United Poultry Concerns April 23, 2002
Letter to Living on Earth Re: Show on Germany's Battery Cage Ban

Karen Davis wrote a letter to the executive producer of NPR's Living on Earth which did the report on Germany's banning of battery cages. Please write write a short thank you letter and request that Living on Earth do a similar report on the condition of battery-caged hens in the U.S.

23 April 2002

Karen Davis, PhD
United Poultry Concerns, Inc.
12325 Seaside Road, PO Box 150
Machipongo, VA 23405

Mr. Steve Curwood
Executive Producer
Living on Earth
8 Story Street
Cambridge, MA 02138-4956

Dear Mr. Curwood:

Thank you very much for your excellent show of April 19, on which you aired a report on Germany's decision to ban all cages for laying hens by 2012. The condition of battery-caged hens described by the EU Scientific Veterinary Committee-feather pecking, heart attacks, broken bones, diseases, and more-can be found in any laying hen facility picked at random in the United States. Our country has no federal welfare laws to protect hens used for egg production.

In recent years up to the present, conditions have been documented in Colorado (Boulder Valley Poultry Farms), Ohio (Buckeye and Daylay), Minnesota (Michael Foods), Maryland (ISE-America), Florida and Georgia (Cypress Foods in both states) showing hens' eyes sealed shut with oozing infections, beak tumors the size of balloons, severely injured feet, rats, flies, filth, and abject misery. Every covert investigation has found hens with their wings, heads, and legs trapped helplessly between cage wires next to the rotting corpses and skeletons of hens who died as these hens will die. The toxic excretory ammonia fumes from the manure pits beneath the tiered cages are a primary cause of chronic respiratory disease and immune system dysfunction in battery-caged hens.

Hens in the United States are subjected to a cruel food deprivation procedure, lasting from 4 to 21 days, known as forced molting. Forced molting is illegal in Europe. Forced molting has been scientifically linked to Salmonella enteritidis infection in hens and their eggs, because starvation breaks down the hens' immune systems, as well as driving them to consume each others' Salmonella-contaminated feathers in order to obtain nutrients.

It is thus necessary to understand that hen pecking in confinement is not necessarily, or in most cases, an attack, and that the debeaking of hens (often down to the nub) is a cruel and painful mutilation that is done to accommodate the inappropriate way in which these birds are forced to live. If some hens peck at each other when given a few more inches of cage space, this is because there is nothing for them to act upon in that "extra space" but each other. It's pathetic, for example, that in needing to dustbathe (practice bodily hygiene) and having no dustbathing material (earth, sand, or similar loose-particle substance), caged hens are driven to "rake in" each others' feathers. Such behavior is not an act of aggression or "cannibalism," but the hen's distorted effort to clean her body and maintain her plumage-hopeless under circumstances in which plumage and skin are worn away by the constant rubbing against wires and cagemates. Chickens have a genetic need to dustbathe, just as they have a genetic need to peck. These behaviors make sense in an environment suited to their nature and needs. Cage systems, however, are inimical to the nature and needs of hens. As Dr. Lesley Rogers writes in her book The Development of Brain and Behaviour in the Chicken (1995), "In no way can these living conditions meet the demands of a complex nervous system designed to form a multitude of memories and to make complex decisions" (p. 218).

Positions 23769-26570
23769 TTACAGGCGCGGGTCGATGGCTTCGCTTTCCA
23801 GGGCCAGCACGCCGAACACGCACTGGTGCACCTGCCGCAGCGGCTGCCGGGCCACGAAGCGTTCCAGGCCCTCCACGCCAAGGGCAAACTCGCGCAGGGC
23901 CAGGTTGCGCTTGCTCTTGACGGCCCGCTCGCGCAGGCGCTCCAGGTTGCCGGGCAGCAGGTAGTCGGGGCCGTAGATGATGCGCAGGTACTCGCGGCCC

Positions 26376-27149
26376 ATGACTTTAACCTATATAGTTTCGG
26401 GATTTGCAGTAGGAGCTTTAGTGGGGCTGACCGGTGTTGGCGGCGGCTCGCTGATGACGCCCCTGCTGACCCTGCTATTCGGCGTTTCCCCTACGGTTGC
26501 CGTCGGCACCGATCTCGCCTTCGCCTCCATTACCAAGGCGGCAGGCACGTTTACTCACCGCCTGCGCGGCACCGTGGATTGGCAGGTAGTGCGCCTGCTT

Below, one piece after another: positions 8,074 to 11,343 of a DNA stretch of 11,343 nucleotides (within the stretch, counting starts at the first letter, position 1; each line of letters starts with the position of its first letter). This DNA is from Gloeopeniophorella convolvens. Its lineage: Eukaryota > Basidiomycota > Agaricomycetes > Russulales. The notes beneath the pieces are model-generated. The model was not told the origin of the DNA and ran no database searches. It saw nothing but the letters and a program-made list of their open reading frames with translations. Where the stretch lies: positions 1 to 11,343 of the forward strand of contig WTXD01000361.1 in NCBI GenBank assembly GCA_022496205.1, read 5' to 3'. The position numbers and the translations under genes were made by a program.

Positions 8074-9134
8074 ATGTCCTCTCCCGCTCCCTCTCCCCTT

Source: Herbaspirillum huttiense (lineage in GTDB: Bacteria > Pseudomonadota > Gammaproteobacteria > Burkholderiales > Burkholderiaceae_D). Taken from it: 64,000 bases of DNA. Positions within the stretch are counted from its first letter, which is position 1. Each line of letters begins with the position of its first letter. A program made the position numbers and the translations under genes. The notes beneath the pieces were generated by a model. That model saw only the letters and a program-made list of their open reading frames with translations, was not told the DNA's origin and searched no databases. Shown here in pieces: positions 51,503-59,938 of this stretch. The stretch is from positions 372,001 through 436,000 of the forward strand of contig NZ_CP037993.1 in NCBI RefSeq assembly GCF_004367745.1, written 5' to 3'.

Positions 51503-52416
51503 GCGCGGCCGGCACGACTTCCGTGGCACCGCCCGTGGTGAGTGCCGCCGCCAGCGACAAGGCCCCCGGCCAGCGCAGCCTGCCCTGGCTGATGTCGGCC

It would be splendid if you would do a much-needed segment on the condition of battery-caged hens in the United States. United Poultry Concerns will gladly provide you with information, including video documentation of battery-hen facilities in this country. I am enclosing a copy of my book, Prisoned Chickens, Poisoned Eggs: An Inside Look at the Modern Poultry Industry, along with a VHS copy of the 2002 undercover video of the two largest egg farms in Ohio, Buckeye and Daylay, entitled Silent Suffering.

Thank you very much again for your strong and informative report on Germany's decision to ban battery cages for hens by 2012. In presenting this report you have educated thousands of people about the unnecessary and unjust suffering of millions of hens and the need to eliminate cages for hens, not only in Germany, but in the United States and everywhere. We are extremely grateful for your presentation, and we commend you for it.

Please do not hesitate to contact me for further information at 757-678-7875.


Karen Davis, PhD

Karen Davis is the President of United Poultry Concerns, a nonprofit organization that promotes the compassionate and respectful treatment of domestic fowl. She is the author of several books including Prisoned Chickens, Poisoned Eggs: An Inside Look at the Modern Poultry Industry (Book Publishing Company, 1996) and More Than a Meal: The Turkey in History, Myth, Ritual, and Reality (Lantern Books, 2001).

4/21/2002: DawnWatch: NPR's Living on Earth covers Germany's ban on cages for hens (external link)

United Poultry Concerns. April 23, 2002

United Poultry Concerns, Inc.
PO Box 150
Machipongo, VA 23405-0150
FAX: 757-678-5070

(Action Alert - Letter to Living on Earth Re: Show on Germany Battery Cage Ban)

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